“A mother is only as happy as her unhappiest child.”
Whether the origin is an old Russian proverb or a Hint from Heloise, the poignancy of the unending love and concern for a child even after the kid retires and moves to Boca Raton is heartwarming. To my knowledge I am the first to be so materialistic, self-absorbed, and gadget obsessed to apply it to a relationship with electronic devices. I have real children, now adults, but they do not need me the way my iPod, iPad, and Kindle do. A crackling in my earphone or a slow podcast download is as unnerving as a CROUPY COUGH low battery signal.
The little scamps frequently need downloads, uploads, updates, operating system upgrades, and a new app, not to mention battery charging and screen windexing. It takes considerable work, but the rewards! I can walk down the street to “Saturday Night Fever”, play Words With Friends, or watch a short video of a duck mother and a baby kitten, all while waiting to have my teeth cleaned. I have no idea how I stumbled through life without these necessities.
A toaster makes toast (or in my case melts plastic bread bags left in its path) but it is (no offense) an appliance. My little Kindle and Apple friends grow and learn. Whether it is a stimulating new podcast, or a bug fix for a favorite app, it is as if they go off to school in a Wi-Fi cloud and come home bursting with new information, just like human children.
What, no iPhone? As crazy as it sounds, I gathered my little electronic family and we discussed having podcasts, music, Internet, e-mail, photos, and video on a telephone. My trusty iPod was strangely silent. Intimidated? Jealous? We, I mean I, am so used to my iPod and earbuds that a new device would jeopardize our bond.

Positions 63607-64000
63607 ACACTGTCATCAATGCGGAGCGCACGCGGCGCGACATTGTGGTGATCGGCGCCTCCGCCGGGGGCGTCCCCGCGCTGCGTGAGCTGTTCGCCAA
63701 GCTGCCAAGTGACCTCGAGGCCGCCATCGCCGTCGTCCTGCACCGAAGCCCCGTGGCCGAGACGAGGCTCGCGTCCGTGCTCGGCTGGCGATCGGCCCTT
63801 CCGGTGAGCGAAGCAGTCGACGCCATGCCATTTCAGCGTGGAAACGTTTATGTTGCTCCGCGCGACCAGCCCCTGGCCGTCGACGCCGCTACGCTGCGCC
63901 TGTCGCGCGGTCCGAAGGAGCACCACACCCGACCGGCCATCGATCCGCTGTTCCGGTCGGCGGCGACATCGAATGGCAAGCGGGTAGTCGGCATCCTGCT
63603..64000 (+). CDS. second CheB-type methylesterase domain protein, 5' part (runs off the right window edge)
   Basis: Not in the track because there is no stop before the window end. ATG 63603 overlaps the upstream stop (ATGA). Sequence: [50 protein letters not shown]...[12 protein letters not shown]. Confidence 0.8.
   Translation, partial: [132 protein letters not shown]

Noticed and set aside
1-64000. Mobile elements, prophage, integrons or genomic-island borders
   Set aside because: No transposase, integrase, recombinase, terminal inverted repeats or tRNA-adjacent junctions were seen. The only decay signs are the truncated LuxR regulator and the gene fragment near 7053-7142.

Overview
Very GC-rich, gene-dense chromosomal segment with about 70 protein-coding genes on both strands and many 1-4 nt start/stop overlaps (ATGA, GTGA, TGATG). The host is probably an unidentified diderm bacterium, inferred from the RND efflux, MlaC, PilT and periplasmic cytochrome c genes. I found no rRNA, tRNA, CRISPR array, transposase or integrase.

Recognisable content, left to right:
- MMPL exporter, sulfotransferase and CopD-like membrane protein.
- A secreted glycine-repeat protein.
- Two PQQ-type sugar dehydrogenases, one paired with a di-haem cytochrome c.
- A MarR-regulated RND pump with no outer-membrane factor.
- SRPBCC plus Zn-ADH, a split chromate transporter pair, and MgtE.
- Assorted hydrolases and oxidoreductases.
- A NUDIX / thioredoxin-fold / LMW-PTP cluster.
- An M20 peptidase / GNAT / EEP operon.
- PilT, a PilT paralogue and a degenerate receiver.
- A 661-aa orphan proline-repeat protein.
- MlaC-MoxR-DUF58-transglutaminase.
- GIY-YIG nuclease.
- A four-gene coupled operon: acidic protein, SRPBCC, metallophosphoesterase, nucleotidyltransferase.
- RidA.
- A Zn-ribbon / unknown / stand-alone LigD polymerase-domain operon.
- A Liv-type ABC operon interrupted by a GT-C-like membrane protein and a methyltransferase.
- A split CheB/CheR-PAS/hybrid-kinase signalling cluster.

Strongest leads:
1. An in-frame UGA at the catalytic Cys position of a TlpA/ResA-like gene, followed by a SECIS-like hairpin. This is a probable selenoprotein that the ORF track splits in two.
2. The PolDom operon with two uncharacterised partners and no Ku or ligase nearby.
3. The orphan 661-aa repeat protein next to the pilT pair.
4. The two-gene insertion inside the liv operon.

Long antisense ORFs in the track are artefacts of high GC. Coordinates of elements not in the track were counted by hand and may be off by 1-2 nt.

My usually reliable iPad II froze when I attempted to download articles about the new iPad Air. In my defense I never used the phrase “relatively clunky;” that was a reviewer. I admit I was curious about the retinal display, impressed by the weight, and momentarily seduced by the pixels. As I said to Mona, I mean my iPad II, hadn’t I stood in line for five hours in the bitter cold the first week she/it was available? She said we met in Manhattan Beach, it was 60 degrees and the wait was more like four hours. I replied that I am loyal and never even considered the iPad mini. Still, my downloads were slow for a week.
There were no objections to the Kindle joining our family. It is interesting to browse Kindle Buffet for free e-books, although most are categorized as Bulgarian Women/ Christian Fiction/Romance/Adventure/Amish/Coming of Age. The Kindle is lightweight and backlit, making it possible to read even heavy books in bed with the light off. I have borrowed some e-books from local libraries and I may even buy a few to help support the fledgling company Amazon.
My editor (JoAnne) is often in Atlanta with our granddaughter Charlotte (HLP 10/13). A great night for me is not networking at Chateau Marmont with industry types or doing shots with my bros in Hermosa Beach, but early bed with dogs for warmth and my Kindle and Apple buddies for entertainment. In The Usual Suspects, the phantom world of Keyser Soze, the devil’s greatest feat is convincing people that he doesn’t exist. My electronic friends have us believing they are not real.
Tom H. Cook a former local has moved far west of Hennepin Avenue. He has come a long way from his acerbic suggestion that computers make the unnecessary possible.